The letter, which the explorer wrote in 1493, was stolen from the National Library of Catalonia in Barcelona in 2011 and later sold for over $1 million. On Wednesday night, U.S. Attorney David Weiss, of the District of Delaware, and U.S. Immigration and Customs Enforcement officials returned the letter in a ceremony at the Washington residence of the Spanish ambassador to the United States.
According to the Justice Department, the odyssey leading to the letter’s return began shortly after it was stolen, after authorities in Delaware received a tip that original copies of the Columbus document had been stolen from various libraries across Europe and replaced with forgeries.
The ensuing investigation revealed that the Columbus letter stolen from Spain was sold in November 2005 for €600,000 (approximately $709,568) by two Italian book dealers.
Seven years later, investigators accompanied by a Columbus document expert traveled to the National Library of Catalonia in Barcelona and determined the purported Columbus Letter on display there was a fake. Less than a year later, in March 2013, the letter was sold again, for €900,000 (approximately $1.06 million).
Investigators were able to find the unidentified buyer, and after extensive negotiations, the individual agreed to turn the letter over to authorities. In March 2014, the document expert who identified the fake in Barcelona concluded the letter the authorities had was “beyond all doubt” the original stolen from the National Library of Catalonia.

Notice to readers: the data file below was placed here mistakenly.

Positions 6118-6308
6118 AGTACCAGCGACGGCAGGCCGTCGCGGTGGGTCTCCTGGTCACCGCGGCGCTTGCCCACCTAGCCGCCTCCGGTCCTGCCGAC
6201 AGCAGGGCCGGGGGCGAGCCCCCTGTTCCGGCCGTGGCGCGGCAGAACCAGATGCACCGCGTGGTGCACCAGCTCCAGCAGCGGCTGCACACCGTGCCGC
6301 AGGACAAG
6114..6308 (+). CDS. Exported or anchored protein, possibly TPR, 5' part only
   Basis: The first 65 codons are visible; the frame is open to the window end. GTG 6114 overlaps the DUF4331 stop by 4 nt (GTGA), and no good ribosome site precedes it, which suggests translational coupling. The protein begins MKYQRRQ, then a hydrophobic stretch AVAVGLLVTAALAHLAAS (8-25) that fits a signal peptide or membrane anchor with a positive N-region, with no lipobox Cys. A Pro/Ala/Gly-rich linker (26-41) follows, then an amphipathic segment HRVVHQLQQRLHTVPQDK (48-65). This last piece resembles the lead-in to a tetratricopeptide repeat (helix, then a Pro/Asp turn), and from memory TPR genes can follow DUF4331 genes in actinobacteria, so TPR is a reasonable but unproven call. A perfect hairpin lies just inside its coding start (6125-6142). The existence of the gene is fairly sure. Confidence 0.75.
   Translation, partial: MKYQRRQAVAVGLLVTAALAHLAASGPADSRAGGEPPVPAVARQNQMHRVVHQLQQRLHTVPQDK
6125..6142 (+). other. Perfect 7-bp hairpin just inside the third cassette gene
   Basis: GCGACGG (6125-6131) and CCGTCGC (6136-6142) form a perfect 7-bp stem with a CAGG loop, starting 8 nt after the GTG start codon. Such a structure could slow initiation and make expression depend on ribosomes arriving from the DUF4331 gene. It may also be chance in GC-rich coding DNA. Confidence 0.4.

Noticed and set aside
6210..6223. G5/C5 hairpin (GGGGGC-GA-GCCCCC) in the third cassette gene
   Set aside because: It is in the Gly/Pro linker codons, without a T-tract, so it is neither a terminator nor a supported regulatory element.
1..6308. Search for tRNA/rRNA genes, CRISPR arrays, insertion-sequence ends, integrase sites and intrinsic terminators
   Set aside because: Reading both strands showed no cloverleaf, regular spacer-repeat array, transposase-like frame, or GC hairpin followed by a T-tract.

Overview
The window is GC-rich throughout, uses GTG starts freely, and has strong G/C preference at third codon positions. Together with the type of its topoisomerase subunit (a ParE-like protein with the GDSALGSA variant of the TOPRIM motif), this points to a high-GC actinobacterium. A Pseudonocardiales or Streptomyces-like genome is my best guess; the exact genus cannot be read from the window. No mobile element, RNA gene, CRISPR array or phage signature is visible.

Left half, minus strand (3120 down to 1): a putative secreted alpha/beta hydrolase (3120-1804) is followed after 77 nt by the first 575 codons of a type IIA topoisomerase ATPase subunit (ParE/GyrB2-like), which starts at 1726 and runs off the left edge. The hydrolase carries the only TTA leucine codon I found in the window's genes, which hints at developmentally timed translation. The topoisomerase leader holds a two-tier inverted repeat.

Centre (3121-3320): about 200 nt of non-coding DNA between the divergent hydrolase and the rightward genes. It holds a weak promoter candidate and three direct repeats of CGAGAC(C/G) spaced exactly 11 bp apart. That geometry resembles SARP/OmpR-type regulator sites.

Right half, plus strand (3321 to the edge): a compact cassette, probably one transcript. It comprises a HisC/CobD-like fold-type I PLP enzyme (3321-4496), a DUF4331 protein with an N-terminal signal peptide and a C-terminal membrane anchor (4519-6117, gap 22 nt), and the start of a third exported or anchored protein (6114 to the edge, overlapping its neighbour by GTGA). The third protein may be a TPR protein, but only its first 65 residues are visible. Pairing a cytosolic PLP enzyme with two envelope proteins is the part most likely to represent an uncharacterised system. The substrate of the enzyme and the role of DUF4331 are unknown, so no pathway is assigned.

Subsequent imaging tests revealed, among other things, the probable use of a chemical agent to bleach the ink of National Library of Catalonia’s stamp, and that the paper fibers of the Catalonia Plannck II Columbus Letter had been disturbed from their original state where the stamps were previously located.
The case is still under investigation, but the return of the document Wednesday night was hailed as a milestone by all concerned.
“The recovery of this Plannck II Columbus Letter on behalf of the Spanish government exemplifies … the close coordination that exists between American and foreign law enforcement agencies,” Weiss said. “We are truly honored to return this historically important document back to Spain – its rightful owner.”
For his part, Ambassador Pedro Morenés said the return of the document is testament to “the ties that bind the United States and Spain together.”
“The cooperation between Homeland Security Investigations and special units of the Guardia Civil has born great fruit in ensuring the return of stolen cultural property to Spain,” Morenés said.